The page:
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Biotech Medicine Science

Successful Stem Cell Replacement of Windpipe 116

Posted by timothy
from the difficult-to-gasp dept.
thepacketmaster writes "In what is being hailed as a medical milestone, CNN reports a woman suffering from long-term tuberculosis had her lower trachea and bronchial tube replaced by tissue grown from her own stem cells. A team from the universities of Barcelona, Spain; Bristol, England; and Padua and Milan, Italy, decided to go ahead with the surgery instead of having to remove her left lung. The operation, reported Wednesday in the British medical journal The Lancet, has been hailed as a major leap for medicine that could offer new hope for patients suffering from serious illness."
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Successful Stem Cell Replacement of Windpipe

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  • by StreetStealth (980200) on Wednesday November 19, 2008 @04:18PM (#25823661) Journal

    FTA:

    To create the new windpipe, the team took a seven-centimeter (2.75-inch) segment of trachea from a 51-year-old who had died. Over a six-week period, the team then removed all the cells from the donor trachea, because those cells could lead to rejection of the organ after transplant.

    While this procedure still does require a donor organ, it basically only uses the donor as a collagen framework to grow the patient's cells into.

    Could the next step be fabricating the collagen frame, perhaps through 3D printing?

  • Collagen matrix (Score:4, Interesting)

    by jfengel (409917) on Wednesday November 19, 2008 @04:18PM (#25823669) Homepage Journal

    I found this part at least as interesting as the stem cells:

    To create the new windpipe, the team took a seven-centimeter (2.75-inch) segment of trachea from a 51-year-old who had died. Over a six-week period, the team then removed all the cells from the donor trachea, because those cells could lead to rejection of the organ after transplant.

    All that remained of the donor's stripped-down trachea was a matrix of collagen, a sort of scaffolding onto which the team then put Castillo's own stem cells -- along with cells taken from a healthy part of her trachea.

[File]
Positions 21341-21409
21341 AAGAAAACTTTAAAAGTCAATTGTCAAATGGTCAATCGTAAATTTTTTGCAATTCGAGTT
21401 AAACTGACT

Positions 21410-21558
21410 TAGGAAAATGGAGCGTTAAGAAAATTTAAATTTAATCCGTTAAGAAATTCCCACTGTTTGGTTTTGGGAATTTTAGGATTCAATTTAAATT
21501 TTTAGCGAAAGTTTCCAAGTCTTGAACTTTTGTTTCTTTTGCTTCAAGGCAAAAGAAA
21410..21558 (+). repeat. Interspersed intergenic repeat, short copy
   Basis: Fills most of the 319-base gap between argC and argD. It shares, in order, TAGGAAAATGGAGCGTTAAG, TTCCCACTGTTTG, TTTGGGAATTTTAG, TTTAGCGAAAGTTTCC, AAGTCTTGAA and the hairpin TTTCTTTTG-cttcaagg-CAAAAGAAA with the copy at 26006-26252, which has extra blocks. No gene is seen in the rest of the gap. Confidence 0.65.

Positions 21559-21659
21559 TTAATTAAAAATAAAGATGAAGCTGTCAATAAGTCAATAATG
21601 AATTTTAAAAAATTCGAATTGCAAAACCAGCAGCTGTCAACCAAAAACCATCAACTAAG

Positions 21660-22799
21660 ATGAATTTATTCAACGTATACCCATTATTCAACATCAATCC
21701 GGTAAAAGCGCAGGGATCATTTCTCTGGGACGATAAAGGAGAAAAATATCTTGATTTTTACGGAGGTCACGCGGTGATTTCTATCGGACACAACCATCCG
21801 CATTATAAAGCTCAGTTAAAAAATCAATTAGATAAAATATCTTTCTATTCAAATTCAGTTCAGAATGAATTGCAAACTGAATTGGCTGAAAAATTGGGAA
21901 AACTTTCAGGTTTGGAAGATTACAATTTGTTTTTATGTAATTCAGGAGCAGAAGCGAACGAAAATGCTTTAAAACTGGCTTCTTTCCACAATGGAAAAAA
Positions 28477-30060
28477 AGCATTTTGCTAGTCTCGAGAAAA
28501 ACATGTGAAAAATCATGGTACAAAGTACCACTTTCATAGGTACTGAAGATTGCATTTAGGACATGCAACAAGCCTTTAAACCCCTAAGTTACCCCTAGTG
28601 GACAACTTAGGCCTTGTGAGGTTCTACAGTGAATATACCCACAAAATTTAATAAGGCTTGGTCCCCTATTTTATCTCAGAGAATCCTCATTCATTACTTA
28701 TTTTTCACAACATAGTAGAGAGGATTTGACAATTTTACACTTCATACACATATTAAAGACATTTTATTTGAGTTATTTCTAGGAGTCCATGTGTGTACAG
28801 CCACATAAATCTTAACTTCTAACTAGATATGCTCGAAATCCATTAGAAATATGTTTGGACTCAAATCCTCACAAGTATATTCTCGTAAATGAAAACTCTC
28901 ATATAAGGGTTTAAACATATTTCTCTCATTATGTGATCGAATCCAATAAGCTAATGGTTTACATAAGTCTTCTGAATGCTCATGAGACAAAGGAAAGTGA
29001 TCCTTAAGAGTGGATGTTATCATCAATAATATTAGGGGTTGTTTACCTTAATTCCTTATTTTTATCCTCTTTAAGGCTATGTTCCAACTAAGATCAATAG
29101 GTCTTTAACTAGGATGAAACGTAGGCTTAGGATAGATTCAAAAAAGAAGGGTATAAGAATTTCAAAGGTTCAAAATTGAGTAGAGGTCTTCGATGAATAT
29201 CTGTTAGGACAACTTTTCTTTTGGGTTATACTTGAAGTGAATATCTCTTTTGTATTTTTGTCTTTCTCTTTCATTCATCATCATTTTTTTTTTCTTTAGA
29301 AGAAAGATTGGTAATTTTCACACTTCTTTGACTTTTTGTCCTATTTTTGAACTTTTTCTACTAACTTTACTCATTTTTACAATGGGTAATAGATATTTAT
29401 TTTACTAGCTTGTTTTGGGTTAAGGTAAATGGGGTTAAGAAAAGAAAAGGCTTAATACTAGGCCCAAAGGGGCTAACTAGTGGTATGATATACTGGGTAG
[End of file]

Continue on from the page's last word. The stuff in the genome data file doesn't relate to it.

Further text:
So there's still a donor involved, but there's less risk of rejection. We're still a ways from growing sophisticated organs from scratch, but this is an interesting implementation detail.

  • by Luyseyal (3154) <[swaters] [at] [luy.info]> on Wednesday November 19, 2008 @04:21PM (#25823713) Homepage

    Somehow, I figured lonely slashdotters would be more interested in this article: Using Stem Cells for Breast Enhancement [wbztv.com]

    ... which frankly, strikes me as dangerous. If they're replicating stem cells from people who are already at high risk of breast cancer, doesn't that increase it even more (more generations == shorter telomeres)?

    -l

  • Re:!embryonic (Score:2, Interesting)

    by Wandering Wombat (531833) <mightyjalapeno AT gmail DOT com> on Wednesday November 19, 2008 @04:25PM (#25823795) Homepage Journal
    Humm. So you decide what is moral and not for the planet?
    Interesting.....
  • Re:!embryonic (Score:5, Interesting)

    by Richard_at_work (517087) <richardprice AT gmail DOT com> on Wednesday November 19, 2008 @04:34PM (#25823951)
    From what some friends of mine at Bristol Uni have been saying, yes this was done with non-embryonic stem cells, but embryonic stem cells would raise the likelihood of success in such cases as they are more likely to adapt to the required level.

    And as to whether or not usage of embryonic stem cells is morally questionable, doesn't that depend on a huge set of variables, such as how the cells are harvested (you can save embryonic stem cells from the birth of a living baby for example), and your own personal beliefs?
  • Re:Collagen matrix (Score:3, Interesting)

    by philspear (1142299) on Wednesday November 19, 2008 @05:00PM (#25824447)

    Indeed, and what's more, the donation was sort of out of convinience, not necessity (sorta... read on.)

    The extracellular matrix that the body makes for its own tissues is pretty complex, I have no idea what our capabilities are as far as artificially producing that, but I would guess we're years off from being able to make a good scaffold in a dish. But it shouldn't be impossible forever. At some point, we should be able to make a scaffold from scratch and then populate them with your stem cells, or maybe get the stem cells to make their own scaffold in a dish before implanting it.

    Along those lines, there was a story posted recently about doctors regrowing a man's finger by taking cartilage, powederinzing it, and applying it, giving cells a new scaffold.

    Either way, you're right, we are closer to not needing donations.

  • by Valdrax (32670) on Wednesday November 19, 2008 @05:20PM (#25824797)

    If they're replicating stem cells from people who are already at high risk of breast cancer, doesn't that increase it even more (more generations == shorter telomeres)?

    Not really. Stem cells, like most cancer cells, produce telomerase and tend to have significantly longer telomeres than surrounding tissue. While this declines slowly with age, the cells in waist fat should be no more dangerous than those in breast fat in the same person.

    Oh, and I'm not aware of any definitive link between breast size and cancer risk, so I have no idea if transferring fat from the waist -- who hears talk of belly fat cancer? -- to the breasts poses ay risk in itself. I doubt it, though.

  • Re:!embryonic (Score:3, Interesting)

    by Anonymous Coward on Wednesday November 19, 2008 @05:35PM (#25825055)